Be it no surprise, then, that deciding what our top 50 free indie games of 2013 were was a right challenge for us. We gave it our best shot, and dammit, there are plenty more free games that could have easily jumped on this list too. But we gave ourselves a limit and tried to stick with it. Note that we do have runners-up underneath the list of 50 because we had to mention some others too.
Below are the 50 free games that we enjoyed the most this year, and by that, we mean the ones that surprised, delighted, twisted our minds and played with our hearts.
Ride your horse day in and day out, collecting coins to recruit farmers and soldiers to defend the crown atop your head from the creeps that attack at night. Death comes when they reach you, so have your followers construct a fort and constantly upgrade and repair it. Beautiful pixel art, especially when riding across the morning mist with the sun rising in the background.
A horror comedy set on a small vacation island. Try out some of activities available to you, like mowing the grass or sitting down to drink some beers. But do beware the evil lady that emerges from the lake. If only you could find some kind of weapon to take her down, then you could really enjoy yourself…
Nothing beats opening up your large leaf and sailing along in the breeze. You’ll have to solve some puzzles and climb the tree of the Squirrel Kingdom, but the abilities you gain by progressing through this mysterious 2D platformer are worth it, just so you can chase that hoodlum who keeps blocking your way.
Like Orteil’s other creation, Cookie Clicker, Nested is incredibly simple to interact with and full of seemingly infinite rewards for doing so. In this “simulation of everything,” you can discover endless universes inside the multiverse in the electron within the organ of the animal you found on an alien world trapped inside the black hole that was hidden inside the wood from the table of that sad alien who missed its lover.
Arcane Kids’ Bubsy 3D, which we covered here, is a love letter to the lightworks of James Turrell and an exploration of the uses of 3D space. Part of it is a hallucinogenically bizarre multiplayer platformer, and part of it is a recreation from memory of a museum visit. Then Bubsy goes to hell and beyond, and you can hang around as a ghost, impotently haunting other players and exploring the places you couldn’t reach when you were alive. And then there are the secret codes…
It starts off with a single piece of candy. Every second, your candy stores goes up by one. Soon, a man will come along, offering to sell you items for your candy. Then, not long after, a full-fledged ASCII RPG will emerge in which you battle creatures with candy swords and adorn candylicious armor. Everything big starts off small.
You’re freezing, so you light a fire inside your small dark room. Once things have warmed up a bit, you can start exploring your surroundings. Head outside to collect firewood. You’ll need it. Soon, a stranger stumbles in. They can create traps so you can catch animals to eat. Soon, you’ll be heading off onto wonderful adventures all described with text as you continue to store resources to fuel them. A really wonderful and surprising journey.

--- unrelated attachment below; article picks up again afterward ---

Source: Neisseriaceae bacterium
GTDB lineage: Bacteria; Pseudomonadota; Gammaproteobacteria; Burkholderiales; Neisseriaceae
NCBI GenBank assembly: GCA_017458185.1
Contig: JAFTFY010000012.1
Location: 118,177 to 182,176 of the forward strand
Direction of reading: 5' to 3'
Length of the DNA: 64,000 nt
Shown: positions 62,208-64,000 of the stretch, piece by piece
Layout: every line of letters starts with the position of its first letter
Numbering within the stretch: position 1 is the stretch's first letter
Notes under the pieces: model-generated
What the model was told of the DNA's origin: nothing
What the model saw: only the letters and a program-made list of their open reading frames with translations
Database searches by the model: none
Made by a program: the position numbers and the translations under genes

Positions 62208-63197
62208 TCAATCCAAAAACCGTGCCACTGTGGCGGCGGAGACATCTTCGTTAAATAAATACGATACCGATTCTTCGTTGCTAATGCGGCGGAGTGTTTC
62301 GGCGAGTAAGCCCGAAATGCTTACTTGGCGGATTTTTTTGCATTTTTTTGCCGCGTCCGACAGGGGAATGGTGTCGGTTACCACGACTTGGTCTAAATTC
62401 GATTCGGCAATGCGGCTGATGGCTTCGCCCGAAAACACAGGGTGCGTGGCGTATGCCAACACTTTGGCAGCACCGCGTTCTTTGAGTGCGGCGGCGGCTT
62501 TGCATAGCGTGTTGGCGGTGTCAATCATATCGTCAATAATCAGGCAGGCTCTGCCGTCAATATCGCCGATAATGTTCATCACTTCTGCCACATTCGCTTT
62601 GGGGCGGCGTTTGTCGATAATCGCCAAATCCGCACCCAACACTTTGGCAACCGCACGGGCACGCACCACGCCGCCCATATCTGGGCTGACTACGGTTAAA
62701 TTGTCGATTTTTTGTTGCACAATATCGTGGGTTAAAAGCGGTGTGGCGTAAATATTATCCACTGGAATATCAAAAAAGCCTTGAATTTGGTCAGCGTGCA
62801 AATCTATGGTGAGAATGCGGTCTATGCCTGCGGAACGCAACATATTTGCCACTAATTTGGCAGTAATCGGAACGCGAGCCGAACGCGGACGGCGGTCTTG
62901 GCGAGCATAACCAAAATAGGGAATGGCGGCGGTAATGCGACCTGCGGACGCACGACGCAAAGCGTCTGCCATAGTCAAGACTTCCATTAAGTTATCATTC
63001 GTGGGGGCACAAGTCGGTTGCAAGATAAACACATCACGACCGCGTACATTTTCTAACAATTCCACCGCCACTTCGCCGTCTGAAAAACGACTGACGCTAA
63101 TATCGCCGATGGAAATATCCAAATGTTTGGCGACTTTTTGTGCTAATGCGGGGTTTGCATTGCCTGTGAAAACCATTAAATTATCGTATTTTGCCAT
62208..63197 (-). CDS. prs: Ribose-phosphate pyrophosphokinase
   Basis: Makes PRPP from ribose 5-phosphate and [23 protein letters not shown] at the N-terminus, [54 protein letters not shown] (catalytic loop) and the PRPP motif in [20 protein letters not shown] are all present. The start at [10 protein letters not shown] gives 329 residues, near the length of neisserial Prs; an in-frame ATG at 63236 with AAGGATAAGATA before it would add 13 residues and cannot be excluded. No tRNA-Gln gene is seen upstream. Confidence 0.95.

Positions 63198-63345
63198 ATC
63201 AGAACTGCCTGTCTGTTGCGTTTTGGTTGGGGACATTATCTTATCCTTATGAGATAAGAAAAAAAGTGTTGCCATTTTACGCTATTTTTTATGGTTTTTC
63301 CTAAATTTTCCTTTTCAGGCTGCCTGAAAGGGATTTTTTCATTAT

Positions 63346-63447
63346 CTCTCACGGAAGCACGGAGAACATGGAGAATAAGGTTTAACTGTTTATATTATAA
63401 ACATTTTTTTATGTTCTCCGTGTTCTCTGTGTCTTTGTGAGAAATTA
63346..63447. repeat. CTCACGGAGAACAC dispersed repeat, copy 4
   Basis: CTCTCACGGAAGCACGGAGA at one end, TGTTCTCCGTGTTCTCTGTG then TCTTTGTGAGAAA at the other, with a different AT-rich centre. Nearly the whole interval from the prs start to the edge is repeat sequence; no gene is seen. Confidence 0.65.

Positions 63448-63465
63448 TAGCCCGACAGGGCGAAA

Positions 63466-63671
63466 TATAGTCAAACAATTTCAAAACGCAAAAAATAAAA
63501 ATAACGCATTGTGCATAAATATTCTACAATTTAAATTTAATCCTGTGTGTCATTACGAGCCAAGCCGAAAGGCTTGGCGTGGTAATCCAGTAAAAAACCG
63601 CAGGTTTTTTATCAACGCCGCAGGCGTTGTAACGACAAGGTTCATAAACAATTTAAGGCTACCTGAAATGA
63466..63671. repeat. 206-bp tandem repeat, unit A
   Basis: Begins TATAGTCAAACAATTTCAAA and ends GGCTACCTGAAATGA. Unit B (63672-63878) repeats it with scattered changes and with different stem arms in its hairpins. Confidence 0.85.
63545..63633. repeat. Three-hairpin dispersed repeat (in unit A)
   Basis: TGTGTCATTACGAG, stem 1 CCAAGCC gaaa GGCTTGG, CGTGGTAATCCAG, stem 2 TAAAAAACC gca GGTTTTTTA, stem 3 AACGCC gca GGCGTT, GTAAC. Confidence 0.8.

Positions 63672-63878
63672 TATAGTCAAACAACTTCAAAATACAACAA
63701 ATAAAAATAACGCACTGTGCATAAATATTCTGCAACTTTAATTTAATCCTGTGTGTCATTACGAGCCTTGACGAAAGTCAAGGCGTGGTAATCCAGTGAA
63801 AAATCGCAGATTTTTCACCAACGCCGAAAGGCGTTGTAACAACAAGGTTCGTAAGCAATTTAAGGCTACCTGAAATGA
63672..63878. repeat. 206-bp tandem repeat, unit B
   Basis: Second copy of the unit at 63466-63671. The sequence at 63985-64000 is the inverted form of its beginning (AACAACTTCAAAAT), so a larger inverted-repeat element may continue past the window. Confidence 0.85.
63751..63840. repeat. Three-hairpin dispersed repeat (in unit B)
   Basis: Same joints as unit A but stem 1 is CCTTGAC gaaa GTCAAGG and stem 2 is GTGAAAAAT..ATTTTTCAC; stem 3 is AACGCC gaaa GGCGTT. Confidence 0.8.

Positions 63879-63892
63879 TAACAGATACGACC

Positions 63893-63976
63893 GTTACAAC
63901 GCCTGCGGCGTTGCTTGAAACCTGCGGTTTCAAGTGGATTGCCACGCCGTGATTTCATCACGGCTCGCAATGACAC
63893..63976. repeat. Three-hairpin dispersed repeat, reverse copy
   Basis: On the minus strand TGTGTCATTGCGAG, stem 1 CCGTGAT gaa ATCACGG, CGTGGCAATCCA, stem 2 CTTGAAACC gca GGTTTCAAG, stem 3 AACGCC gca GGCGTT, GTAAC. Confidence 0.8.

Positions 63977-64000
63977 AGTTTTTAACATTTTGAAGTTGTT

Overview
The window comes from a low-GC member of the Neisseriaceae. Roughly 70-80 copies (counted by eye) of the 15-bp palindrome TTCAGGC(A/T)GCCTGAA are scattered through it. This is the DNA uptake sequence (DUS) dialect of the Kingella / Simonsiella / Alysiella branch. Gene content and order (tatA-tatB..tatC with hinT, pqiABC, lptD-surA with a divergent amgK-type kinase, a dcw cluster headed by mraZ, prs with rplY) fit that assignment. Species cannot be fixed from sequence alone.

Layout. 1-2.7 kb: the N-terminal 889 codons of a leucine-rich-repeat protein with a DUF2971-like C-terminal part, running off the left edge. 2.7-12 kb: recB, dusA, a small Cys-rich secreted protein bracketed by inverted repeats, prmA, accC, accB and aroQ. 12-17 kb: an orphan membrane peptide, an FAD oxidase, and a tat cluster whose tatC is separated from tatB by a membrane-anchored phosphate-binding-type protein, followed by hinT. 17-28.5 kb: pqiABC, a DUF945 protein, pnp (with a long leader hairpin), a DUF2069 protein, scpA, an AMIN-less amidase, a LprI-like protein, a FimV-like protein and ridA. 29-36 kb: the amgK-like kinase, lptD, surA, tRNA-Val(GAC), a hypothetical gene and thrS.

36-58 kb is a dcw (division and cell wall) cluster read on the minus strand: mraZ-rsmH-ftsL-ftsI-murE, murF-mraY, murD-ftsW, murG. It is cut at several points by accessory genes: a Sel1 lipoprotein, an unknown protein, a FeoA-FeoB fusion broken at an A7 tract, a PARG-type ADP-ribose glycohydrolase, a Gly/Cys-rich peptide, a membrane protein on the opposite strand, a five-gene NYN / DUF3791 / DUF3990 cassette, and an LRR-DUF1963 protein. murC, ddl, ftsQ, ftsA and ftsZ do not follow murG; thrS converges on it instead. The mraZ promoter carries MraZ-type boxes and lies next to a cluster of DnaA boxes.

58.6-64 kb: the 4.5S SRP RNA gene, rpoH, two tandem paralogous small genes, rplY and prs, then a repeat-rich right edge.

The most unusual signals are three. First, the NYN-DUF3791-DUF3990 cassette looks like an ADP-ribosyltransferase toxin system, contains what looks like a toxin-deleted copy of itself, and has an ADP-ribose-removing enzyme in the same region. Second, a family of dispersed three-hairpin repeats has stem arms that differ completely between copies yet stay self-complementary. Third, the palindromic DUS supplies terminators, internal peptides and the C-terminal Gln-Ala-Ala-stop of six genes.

Twelve games, each provided by a different developer and based around the same theme and idea. The result is a strange mix of styles, narratives and puzzles to weave your way through. Expect horror, profound thoughts and utter nonsense in each brilliant entry into Experiment 12.
NothingElse packs a lot of emotion and experimentation into its brief playing time. Developer Ivan Zanotti (of Imscared fame) combines sidescrolling exploration with first-person puzzles, and then throws in some scares and a terrifying chase scene. The plot is open to interpretation and, like the elegantly simple graphics and sound, seems to speak directly to the subconscious.
Stuart Madafiglio’s No One Has to Die combines strategic puzzles (inspired by the game 999) with life-and-death moral choices. You should know that almost everyone has to die in this game in order to unlock the final ending, and the science-fiction storyline brilliantly explains how that’s possible.
Burst out of your pink car and start punching any fucking punk that gets in your way. Smack them across the screen, into lamp posts, cars and other people. It doesn’t matter. When they start firing bullets at you, punch the fucking bullets back at them. Hear that garage punk rock soundtrack? Now match it with aggressive arcade punching.
Combining some of the best bits of Deus Ex and Syndicate, DataJack is a deep and challenging isometric RPG in which you infiltrate and hack into corporate buildings to cause a little bit of chaos. It’s up to you whether you level up your character to play stealthily or to barge in wearing armor and wielding explosives. Take the approach that suits you.
If you’ve ever enjoyed a tactical RPG (my own favorite being Vandal Hearts), you just might love this rascally role-playing game. The battle system is solid and innovative, using elevation and battlefield objects in some interesting ways (for example, you can toss a body next to an enemy, then hop on top to gain a damage bonus). The characters are lovable scoundrels, and their dialogue is almost always witty, but they’re not very nice people. The plot has a delicious moral complexity to it that involves questions about justifiable homicide, illegal drugs, religion and more.